The Patient Protection and Affordable Care Act is one of the most significant laws ever passed by Congress. It is aimed at a social problem of the first order, the spiraling costs of health care and the millions of Americans without health insurance. The new law has engendered an enormous amount of public discussion and likely will be a major issue in the upcoming national elections. At the center of the controversy is the keystone of the Act: a mandate that almost all Americans obtain a minimum amount of health insurance or be assessed a penalty when paying their income taxes. Lawsuits have been brought challenging the constitutionality of the mandate on numerous grounds. One of these cases, brought by twenty-six states and private plaintiffs, is pending before the Supreme Court and may very well be a landmark decision. Plaintiffs claim that Congress does not have power under Article I to impose the requirement. There are two possible Article I bases for upholding the mandate: the Commerce Clause and the taxation provisions of the General Welfare Clause. Opponents deny that these are valid grounds. Their primary argument is that the Act either regulates or taxes inactivity and that allowing such a measure would give Congress limitless power to legislate. Further, if the mandate constitutes a tax under Article L it must be an unapportioned "direct tax, " which the Constitution prohibits. This Article examines these challenges and others in detail. It concludes that the mandate can be justified under both the Commerce Clause (as augmented by the Necessary and Proper Clause) and the General Welfare Clause.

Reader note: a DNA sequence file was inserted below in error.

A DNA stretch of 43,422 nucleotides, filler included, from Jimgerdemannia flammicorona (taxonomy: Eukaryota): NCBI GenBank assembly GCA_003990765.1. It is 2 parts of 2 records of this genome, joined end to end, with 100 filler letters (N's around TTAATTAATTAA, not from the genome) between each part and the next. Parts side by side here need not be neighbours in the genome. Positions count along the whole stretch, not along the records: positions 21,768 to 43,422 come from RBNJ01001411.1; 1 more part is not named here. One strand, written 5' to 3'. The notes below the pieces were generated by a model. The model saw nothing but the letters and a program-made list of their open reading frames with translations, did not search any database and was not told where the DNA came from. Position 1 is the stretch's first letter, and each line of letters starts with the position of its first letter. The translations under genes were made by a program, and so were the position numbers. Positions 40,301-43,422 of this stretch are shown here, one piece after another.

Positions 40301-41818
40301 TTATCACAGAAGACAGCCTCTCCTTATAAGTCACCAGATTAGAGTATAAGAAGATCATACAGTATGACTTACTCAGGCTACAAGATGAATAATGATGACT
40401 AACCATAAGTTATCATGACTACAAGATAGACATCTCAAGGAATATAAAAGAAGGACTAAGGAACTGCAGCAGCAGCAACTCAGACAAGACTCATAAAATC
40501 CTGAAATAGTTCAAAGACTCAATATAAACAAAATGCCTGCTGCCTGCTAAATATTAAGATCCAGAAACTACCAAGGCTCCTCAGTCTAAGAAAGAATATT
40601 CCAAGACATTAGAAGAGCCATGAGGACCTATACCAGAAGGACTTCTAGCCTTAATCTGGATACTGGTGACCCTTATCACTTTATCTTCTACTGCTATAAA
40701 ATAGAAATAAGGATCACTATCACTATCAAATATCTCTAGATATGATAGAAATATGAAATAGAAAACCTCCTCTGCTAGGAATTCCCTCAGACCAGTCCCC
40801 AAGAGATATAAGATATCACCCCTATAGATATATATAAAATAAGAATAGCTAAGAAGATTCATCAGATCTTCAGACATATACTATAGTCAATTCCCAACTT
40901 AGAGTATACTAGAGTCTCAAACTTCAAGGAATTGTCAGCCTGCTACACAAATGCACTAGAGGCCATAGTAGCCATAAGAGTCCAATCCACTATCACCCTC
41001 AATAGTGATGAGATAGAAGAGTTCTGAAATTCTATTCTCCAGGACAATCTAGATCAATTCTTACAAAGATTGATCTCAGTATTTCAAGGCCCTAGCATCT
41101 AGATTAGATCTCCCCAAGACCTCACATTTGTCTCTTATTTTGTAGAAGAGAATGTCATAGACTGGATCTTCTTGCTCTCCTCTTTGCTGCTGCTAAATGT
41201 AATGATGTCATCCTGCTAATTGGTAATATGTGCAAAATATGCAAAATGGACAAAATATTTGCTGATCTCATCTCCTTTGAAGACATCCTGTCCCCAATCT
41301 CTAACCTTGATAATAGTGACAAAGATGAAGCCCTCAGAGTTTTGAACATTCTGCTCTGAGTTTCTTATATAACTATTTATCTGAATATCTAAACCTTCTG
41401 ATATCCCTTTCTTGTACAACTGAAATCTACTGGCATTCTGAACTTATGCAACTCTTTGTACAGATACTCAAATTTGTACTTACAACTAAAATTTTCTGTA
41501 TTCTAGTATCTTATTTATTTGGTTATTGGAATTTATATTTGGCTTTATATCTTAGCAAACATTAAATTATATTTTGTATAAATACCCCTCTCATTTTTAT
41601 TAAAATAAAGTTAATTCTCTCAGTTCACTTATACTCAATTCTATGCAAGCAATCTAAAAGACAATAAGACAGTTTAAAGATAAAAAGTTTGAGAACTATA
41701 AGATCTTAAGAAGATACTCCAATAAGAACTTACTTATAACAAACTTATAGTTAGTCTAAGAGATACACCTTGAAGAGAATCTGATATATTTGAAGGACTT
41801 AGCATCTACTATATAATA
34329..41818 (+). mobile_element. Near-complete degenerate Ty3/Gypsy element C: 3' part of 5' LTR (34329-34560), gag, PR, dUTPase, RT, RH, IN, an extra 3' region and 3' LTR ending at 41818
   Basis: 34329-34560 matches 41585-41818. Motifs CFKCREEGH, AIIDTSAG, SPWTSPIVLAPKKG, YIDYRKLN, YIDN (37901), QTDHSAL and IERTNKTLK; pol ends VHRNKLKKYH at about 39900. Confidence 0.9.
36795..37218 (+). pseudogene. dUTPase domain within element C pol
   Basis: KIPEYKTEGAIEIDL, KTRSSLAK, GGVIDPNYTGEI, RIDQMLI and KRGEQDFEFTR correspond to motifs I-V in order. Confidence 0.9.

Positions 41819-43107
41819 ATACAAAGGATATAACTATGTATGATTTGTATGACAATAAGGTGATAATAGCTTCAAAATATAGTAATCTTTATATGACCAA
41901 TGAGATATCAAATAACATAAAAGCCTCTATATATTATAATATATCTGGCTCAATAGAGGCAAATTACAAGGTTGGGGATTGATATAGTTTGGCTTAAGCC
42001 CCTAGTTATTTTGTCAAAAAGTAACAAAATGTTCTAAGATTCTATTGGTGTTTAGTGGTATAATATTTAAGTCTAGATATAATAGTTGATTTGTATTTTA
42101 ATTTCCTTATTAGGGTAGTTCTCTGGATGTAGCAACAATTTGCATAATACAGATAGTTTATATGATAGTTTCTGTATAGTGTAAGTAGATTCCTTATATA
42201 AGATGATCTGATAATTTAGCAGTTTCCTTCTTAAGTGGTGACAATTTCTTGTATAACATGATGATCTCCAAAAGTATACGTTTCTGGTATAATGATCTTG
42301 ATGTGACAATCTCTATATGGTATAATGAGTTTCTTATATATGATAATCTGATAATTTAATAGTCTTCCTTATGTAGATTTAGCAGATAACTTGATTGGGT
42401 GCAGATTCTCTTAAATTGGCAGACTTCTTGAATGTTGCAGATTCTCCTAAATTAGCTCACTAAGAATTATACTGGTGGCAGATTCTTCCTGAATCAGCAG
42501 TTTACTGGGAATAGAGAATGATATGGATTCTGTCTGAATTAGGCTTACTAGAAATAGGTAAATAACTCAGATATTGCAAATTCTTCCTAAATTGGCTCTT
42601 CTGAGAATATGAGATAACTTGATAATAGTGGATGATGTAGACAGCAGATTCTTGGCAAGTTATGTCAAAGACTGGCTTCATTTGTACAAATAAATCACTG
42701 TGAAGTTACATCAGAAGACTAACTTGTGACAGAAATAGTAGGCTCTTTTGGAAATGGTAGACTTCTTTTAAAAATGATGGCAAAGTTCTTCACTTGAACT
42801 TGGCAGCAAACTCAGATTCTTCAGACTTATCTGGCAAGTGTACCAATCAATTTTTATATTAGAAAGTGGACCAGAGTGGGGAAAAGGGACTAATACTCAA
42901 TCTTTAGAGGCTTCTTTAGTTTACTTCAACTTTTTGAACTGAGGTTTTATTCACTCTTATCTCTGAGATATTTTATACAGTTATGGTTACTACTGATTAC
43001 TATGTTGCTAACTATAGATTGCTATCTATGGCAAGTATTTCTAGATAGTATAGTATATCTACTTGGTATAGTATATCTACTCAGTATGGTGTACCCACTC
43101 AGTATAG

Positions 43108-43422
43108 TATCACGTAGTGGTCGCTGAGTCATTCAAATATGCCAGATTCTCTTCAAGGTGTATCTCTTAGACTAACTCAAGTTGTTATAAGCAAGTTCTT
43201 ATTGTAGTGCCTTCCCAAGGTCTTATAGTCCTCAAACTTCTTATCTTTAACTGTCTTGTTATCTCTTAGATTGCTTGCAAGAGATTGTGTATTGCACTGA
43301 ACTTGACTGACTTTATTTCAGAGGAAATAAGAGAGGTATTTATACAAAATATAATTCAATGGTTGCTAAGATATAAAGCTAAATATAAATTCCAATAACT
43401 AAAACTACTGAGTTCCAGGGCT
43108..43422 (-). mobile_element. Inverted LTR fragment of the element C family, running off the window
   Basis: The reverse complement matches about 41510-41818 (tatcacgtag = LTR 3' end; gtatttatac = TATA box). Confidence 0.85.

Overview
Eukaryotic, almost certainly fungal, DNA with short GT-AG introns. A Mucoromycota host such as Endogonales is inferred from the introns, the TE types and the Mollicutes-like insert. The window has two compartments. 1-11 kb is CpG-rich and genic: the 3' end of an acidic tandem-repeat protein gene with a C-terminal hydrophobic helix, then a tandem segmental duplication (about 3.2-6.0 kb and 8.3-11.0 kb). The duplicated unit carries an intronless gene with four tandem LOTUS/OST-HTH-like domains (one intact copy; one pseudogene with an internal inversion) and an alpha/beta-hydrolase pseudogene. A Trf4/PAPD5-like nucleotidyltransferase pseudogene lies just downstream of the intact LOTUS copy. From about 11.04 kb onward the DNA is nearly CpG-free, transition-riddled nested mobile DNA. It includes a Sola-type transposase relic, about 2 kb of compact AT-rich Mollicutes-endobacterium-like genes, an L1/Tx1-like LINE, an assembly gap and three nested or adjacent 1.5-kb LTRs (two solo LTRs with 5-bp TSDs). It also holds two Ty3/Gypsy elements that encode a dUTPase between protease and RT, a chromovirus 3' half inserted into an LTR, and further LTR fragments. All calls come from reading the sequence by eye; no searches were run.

Jay, Stewart, "On Slippery Constitutional Slopes and the Affordable Care Act" (2012). Connecticut Law Review. 154.